Valley Health more recently signed on with Ambucor. “In 2012, we took a hard look at where we were in-clinic versus where we should be. We really demonstrated that we were missing the guideline-based device care in the majority of patients, which was adversely affecting both patient care and in-clinic revenues,” stated Dr. Mittal. “We had to look into alternative models, and the labor model that Ambucor provided fit nicely.”

Both organizations had similar goals in gaining uniformity and thus streamlining their workflow to reduce costs. Both groups were also adamant about maintaining quality. 

An equally important factor for both clinics was to provide care for patients beyond routine office hours. “We started to see the observational data come out of the ALTITUTE registry and a number of studies from Europe, including ECOST, COMPAS, and IN-TIME, which showed that morbidity and mortality of patients from remote monitoring is reduced substantially compared to our usual methods of follow-up,” Dr. Mittal commented.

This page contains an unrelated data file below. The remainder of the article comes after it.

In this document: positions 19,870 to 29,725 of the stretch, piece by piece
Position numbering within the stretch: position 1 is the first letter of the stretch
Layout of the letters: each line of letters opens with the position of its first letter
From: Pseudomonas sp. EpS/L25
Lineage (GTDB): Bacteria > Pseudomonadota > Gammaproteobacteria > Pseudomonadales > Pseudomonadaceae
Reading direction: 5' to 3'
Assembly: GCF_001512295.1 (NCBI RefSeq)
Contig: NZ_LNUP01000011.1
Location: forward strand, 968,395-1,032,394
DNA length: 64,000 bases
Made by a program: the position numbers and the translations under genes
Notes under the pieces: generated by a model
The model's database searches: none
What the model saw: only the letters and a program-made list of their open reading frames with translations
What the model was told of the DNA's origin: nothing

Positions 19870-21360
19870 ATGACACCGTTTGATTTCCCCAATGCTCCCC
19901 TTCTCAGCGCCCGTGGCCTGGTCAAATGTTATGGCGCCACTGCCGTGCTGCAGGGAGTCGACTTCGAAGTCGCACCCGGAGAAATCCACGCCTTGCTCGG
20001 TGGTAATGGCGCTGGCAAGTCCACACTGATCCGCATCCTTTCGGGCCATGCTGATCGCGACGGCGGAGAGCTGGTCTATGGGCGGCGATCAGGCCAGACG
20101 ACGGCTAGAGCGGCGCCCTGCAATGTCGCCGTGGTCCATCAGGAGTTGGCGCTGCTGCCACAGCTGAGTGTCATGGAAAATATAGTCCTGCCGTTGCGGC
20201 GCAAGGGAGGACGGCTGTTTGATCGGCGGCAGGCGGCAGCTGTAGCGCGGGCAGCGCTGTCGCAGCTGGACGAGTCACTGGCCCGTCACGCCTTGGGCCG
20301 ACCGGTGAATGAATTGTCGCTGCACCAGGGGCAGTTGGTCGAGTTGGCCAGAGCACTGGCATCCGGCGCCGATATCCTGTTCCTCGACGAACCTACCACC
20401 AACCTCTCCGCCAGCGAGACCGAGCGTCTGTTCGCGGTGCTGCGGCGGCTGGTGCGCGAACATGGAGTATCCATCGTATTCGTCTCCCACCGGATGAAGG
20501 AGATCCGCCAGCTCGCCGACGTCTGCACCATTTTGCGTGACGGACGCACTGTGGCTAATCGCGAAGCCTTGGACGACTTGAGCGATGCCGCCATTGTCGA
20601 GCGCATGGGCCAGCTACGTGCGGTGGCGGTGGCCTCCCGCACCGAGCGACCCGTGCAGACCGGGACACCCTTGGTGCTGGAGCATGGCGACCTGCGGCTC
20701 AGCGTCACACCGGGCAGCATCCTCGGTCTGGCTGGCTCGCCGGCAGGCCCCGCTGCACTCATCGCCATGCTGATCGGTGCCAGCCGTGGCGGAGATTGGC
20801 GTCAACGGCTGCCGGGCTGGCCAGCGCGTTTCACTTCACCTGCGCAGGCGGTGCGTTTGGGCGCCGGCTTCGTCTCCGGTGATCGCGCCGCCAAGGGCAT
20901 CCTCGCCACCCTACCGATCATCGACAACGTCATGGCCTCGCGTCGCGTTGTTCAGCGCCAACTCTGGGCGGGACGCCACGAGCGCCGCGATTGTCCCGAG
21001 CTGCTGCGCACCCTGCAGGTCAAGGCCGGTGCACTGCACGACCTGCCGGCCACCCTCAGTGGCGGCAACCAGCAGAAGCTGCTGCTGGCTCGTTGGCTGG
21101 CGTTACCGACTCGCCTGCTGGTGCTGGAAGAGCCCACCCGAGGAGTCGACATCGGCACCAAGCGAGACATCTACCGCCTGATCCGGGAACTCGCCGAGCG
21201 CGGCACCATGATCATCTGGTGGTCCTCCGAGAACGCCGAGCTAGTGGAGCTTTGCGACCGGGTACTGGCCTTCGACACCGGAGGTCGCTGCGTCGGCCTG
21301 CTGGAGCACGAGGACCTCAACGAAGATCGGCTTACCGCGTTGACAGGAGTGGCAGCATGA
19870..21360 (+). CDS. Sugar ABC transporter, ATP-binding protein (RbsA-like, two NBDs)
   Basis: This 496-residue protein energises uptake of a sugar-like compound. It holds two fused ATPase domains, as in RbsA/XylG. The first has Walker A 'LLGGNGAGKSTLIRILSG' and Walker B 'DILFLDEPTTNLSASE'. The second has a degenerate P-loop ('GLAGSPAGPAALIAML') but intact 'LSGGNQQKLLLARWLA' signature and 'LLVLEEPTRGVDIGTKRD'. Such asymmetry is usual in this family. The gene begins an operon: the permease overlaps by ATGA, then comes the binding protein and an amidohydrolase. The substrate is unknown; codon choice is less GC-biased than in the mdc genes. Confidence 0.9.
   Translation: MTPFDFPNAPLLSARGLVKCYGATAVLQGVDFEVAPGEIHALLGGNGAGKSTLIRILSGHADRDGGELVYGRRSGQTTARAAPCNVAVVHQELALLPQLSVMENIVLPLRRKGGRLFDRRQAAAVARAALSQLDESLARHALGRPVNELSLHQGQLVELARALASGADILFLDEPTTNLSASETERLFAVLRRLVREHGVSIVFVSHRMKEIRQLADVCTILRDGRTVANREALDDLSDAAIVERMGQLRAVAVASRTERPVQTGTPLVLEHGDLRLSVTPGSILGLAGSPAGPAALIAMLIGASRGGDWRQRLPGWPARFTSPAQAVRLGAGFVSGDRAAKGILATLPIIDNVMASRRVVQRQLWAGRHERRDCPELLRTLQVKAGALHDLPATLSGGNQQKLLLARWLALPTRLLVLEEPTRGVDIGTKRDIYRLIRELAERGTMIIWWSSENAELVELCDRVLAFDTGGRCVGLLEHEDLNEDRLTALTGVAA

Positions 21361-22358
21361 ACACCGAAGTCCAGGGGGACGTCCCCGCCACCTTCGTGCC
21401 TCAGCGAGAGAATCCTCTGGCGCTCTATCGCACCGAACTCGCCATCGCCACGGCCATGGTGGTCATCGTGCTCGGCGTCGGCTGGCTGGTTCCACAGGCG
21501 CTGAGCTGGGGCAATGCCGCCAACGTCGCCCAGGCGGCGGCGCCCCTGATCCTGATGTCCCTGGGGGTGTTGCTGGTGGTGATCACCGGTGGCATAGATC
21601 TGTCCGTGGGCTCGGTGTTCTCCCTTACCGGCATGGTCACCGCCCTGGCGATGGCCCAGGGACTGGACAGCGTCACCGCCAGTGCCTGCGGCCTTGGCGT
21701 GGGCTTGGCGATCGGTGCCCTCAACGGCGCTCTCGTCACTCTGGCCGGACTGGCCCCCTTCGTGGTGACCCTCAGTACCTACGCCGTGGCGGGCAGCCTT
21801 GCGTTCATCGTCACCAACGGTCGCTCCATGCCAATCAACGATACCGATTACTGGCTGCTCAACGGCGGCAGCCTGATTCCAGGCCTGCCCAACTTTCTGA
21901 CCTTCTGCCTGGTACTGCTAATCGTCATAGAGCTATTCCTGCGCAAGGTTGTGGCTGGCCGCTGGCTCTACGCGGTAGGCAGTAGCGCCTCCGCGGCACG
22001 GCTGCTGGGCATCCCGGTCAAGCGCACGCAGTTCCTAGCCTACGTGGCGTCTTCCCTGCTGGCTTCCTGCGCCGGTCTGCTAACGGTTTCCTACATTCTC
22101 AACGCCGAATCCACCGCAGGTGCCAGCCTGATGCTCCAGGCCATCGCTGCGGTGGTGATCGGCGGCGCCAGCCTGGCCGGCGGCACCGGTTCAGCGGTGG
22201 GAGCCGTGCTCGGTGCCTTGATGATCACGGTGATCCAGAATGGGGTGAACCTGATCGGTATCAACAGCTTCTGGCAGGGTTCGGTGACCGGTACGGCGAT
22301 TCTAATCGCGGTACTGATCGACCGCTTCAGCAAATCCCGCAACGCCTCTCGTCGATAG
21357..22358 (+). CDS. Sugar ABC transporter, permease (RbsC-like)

Remote follow-up performed by the clinic requires a highly trained nurse practitioner or physician extender; however, the flow of patient care can be disrupted when personnel take time off. The nature of Ambucor’s 24/7/365 services eliminate concerns over insufficient staffing.

About 80% of Valley Health’s device patients, representing devices from multiple manufacturers, are enrolled in remote monitoring. Those not enrolled in remote monitoring are exempted because they are either not deemed suitable candidates or because patients are unwilling to participate.

Benefits